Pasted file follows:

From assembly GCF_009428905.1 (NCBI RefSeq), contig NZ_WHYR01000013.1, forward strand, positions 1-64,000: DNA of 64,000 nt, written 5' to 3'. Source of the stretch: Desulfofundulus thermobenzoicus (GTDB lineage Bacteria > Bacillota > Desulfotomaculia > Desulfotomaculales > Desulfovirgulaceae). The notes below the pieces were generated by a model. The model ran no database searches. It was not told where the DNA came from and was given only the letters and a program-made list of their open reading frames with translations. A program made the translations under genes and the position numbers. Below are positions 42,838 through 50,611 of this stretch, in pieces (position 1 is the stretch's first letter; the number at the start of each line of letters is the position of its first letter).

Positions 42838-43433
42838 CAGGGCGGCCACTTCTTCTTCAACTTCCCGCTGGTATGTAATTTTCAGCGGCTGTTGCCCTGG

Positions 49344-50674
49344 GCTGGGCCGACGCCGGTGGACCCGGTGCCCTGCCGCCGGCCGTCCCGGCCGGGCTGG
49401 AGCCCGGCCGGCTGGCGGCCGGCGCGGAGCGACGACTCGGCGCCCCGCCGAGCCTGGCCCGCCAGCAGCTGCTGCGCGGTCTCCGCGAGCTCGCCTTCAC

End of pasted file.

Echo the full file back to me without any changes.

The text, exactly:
From assembly GCF_009428905.1 (NCBI RefSeq), contig NZ_WHYR01000013.1, forward strand, positions 1-64,000: DNA of 64,000 nt, written 5' to 3'. Source of the stretch: Desulfofundulus thermobenzoicus (GTDB lineage Bacteria > Bacillota > Desulfotomaculia > Desulfotomaculales > Desulfovirgulaceae). The notes below the pieces were generated by a model. The model ran no database searches. It was not told where the DNA came from and was given only the letters and a program-made list of their open reading frames with translations. A program made the translations under genes and the position numbers. Below are positions 42,838 through 50,611 of this stretch, in pieces (position 1 is the stretch's first letter; the number at the start of each line of letters is the position of its first letter).

Positions 42838-43433
42838 CAGGGCGGCCACTTCTTCTTCAACTTCCCGCTGGTATGTAATTTTCAGCGGCTGTTGCCCTGG

Positions 49344-50674
49344 GCTGGGCCGACGCCGGTGGACCCGGTGCCCTGCCGCCGGCCGTCCCGGCCGGGCTGG
49401 AGCCCGGCCGGCTGGCGGCCGGCGCGGAGCGACGACTCGGCGCCCCGCCGAGCCTGGCCCGCCAGCAGCTGCTGCGCGGTCTCCGCGAGCTCGCCTTCAC